Liz Truss branded ‘modern-day Thatcher’ after ‘coming up with Brexit goodies’

Brexit: Liz Truss claims trade with the EU is 'bouncing back'

We use your sign-up to provide content in ways you’ve consented to and to improve our understanding of you. This may include adverts from us and 3rd parties based on our understanding. You can unsubscribe at any time. More info

The International Trade Secretary has topped the recent Cabinet League Table with almost 89 points, while Prime Minister Boris Johnson has dropped to 24th with mere 3.4 points, according to a new poll of Tory grassroots members. A survey of party members carried out by ConservativeHome has shown an overwhelming amount of support for the Minister for Women and Equalities, Ms Truss, and highlighted a decrease in trust for Mr Johnson. The poll is updated monthly and any event regarding the Government will affect the results.

Ms Truss is in exactly the same position as she was last month with almost an identical score.

According to journalist Anna Isaac, the International Trade Secretary’s popularity comes as Ms Truss is not only seen by many in the Conservative Party as the international face of Global Britain, but also as their modern-day Margaret Thatcher.

She explained: “In a little under two years, Truss has taken what is generally a middle-ranking Cabinet role, and turned herself, quite unashamedly, into the embodiment of post-Brexit Britain’s worldwide ambitions.

“Never mind that the deals she has struck — with Japan, Canada and others — mostly replicate some benefits of European Union membership. The flurry of photo ops showing Truss with the Union flag has galvanized support among the grass roots of the Conservative Party who regard her as a deal maker who is getting things done, and the politician most successfully showing Brexit to be a success.”

Ms Truss’ rise, she argued, is symptomatic of a shift in British politics, a flashback to “an age of aggressive — and divisive — ideology not seen since the Eighties”.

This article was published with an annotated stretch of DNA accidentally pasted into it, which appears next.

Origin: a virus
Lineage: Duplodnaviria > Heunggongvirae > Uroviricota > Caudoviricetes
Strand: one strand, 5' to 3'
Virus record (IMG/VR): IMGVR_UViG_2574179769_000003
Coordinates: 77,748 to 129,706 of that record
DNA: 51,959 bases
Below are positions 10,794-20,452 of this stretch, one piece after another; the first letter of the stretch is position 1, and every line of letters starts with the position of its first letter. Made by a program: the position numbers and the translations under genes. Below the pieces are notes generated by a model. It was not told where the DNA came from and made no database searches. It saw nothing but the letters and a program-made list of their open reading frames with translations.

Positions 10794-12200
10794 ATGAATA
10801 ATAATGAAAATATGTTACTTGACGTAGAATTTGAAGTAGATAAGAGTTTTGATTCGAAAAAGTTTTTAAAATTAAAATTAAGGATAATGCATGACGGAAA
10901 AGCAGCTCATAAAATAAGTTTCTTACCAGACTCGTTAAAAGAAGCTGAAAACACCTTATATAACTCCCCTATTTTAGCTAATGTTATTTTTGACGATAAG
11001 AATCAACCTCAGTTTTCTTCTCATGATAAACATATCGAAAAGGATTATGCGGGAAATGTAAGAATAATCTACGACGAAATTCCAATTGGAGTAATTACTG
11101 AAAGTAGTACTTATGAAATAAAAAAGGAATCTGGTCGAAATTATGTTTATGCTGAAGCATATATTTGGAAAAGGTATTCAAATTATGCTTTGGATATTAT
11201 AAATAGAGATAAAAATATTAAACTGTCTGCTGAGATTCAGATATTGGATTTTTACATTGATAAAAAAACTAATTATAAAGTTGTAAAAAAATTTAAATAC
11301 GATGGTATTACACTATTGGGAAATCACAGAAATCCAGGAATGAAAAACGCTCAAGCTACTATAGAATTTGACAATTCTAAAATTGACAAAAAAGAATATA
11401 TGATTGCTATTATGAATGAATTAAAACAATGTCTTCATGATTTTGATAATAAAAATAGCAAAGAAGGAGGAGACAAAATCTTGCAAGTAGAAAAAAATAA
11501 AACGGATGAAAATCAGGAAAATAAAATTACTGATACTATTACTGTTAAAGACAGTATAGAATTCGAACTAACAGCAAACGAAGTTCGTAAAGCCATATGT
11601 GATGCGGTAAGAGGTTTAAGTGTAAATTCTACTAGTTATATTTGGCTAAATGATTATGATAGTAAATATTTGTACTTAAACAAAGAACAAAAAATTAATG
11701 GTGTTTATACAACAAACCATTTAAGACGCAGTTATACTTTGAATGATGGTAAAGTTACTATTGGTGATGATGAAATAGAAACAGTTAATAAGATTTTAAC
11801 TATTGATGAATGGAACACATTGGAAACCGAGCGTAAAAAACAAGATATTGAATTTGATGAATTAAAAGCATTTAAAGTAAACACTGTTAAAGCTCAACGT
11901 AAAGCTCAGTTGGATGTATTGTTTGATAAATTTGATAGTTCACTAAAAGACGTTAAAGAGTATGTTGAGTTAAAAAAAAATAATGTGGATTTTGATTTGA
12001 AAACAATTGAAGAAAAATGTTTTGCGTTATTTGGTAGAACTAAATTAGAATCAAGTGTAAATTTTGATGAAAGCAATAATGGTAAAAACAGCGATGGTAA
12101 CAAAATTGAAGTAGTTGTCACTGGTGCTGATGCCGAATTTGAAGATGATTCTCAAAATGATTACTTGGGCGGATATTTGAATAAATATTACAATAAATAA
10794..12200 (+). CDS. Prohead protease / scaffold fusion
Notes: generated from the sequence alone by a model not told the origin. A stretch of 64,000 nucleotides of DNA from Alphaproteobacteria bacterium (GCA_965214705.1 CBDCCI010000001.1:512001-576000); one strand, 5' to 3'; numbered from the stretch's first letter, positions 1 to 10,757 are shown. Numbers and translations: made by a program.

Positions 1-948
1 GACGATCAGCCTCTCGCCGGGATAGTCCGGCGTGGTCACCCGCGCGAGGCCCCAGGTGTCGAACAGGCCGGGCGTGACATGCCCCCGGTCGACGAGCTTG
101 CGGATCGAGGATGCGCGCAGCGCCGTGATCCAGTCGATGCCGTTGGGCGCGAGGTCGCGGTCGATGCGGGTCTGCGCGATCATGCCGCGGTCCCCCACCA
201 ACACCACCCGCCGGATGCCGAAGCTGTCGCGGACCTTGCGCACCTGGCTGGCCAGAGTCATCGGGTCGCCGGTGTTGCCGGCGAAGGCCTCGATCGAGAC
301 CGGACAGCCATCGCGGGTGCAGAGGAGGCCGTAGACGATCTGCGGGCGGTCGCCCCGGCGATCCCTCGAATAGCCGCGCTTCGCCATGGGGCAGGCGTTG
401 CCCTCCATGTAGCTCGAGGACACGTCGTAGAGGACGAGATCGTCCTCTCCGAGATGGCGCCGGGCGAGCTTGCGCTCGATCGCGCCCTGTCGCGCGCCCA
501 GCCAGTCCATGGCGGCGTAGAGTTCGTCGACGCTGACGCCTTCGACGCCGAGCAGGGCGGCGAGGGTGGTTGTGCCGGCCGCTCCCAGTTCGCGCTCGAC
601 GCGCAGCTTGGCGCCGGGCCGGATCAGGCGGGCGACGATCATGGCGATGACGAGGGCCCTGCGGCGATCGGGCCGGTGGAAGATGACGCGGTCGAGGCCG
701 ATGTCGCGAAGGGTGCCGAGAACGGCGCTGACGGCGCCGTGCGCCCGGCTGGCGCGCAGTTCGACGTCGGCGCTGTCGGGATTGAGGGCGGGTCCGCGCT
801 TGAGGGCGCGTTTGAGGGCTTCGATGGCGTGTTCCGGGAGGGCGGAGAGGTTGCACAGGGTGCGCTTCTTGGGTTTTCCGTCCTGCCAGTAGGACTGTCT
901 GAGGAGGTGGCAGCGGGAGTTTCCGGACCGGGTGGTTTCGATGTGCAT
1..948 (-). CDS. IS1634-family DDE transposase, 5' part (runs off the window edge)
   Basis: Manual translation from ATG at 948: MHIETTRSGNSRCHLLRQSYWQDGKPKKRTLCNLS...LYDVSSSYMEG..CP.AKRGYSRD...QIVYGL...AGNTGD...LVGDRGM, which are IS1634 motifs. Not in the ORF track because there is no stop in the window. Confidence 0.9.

Ms Isaac continued in her report for POLITICO: “For 20 years, Britain has been governed by a series of pragmatic prime ministers — Tony Blair, Gordon Brown, David Cameron, Theresa May.

“Boris Johnson has not only broken that pattern with his opportunistic embrace of Brexit; he has elevated a cohort of determined neoliberals who want to inject free enterprise back into British politics.

“Truss is one of them, and she actively echoes Thatcher.

JUST IN: Macron’s panic after French MP insisted ‘we’ll vote to leave EU’

“At times the quotes from Thatcher’s playbook are conscious: Block bright colours, particularly in blue and red, are a wardrobe staple for Truss. The clothing is deployed against a backdrop of flags as she tweets out the latest trade deal (which lends itself both to praise and caricature, given that some are basically cut-and-paste jobs of agreements struck by the EU).

“She’s also eager to cultivate a reputation for cutting through what she views as Whitehall verbosity.”

According to the report, Ms Truss’ attitude is certainly paying off in some quarters.

Alexander Stafford, Tory MP for Rother Valley, is quoted as saying: “She keeps coming up with the goodies.

“She’s got good interaction with the backbenchers.

Border checks delays blamed on EU’s ‘absurd political move’ [INSIGHT]
EU’s war on AstraZeneca ‘fuelling problems in poorer nations’ [ANALYSIS]
Switzerland sides with Brexit Britain on key international treaty  [REVEALED]

“Every time there’s a new deal announced, she’s speaking to us explaining what it means.”

Ms Isaac’s report comes as the UK is nearing an agreement in principle on a free trade deal with New Zealand after the sixth round of talks between the two countries.

Ms Truss said that “great progress” had been made in the most recent talks, which ran from July 19-30.

A statement from Ms Truss emphasised the shared values, long history and commitment to free trade between the UK and New Zealand.

She said: “I want a modern agreement that pushes new frontiers in areas like green and digital trade.”

According to City AM, trade between the two countries was worth £2.3bn in 2020.

As well as improving trade, it is also hoped that the deal will speed up the UK’s admission to the Comprehensive and Progressive Trans-Pacific Partnership (CPTPP), which it applied to join in January.

Source: Read Full Article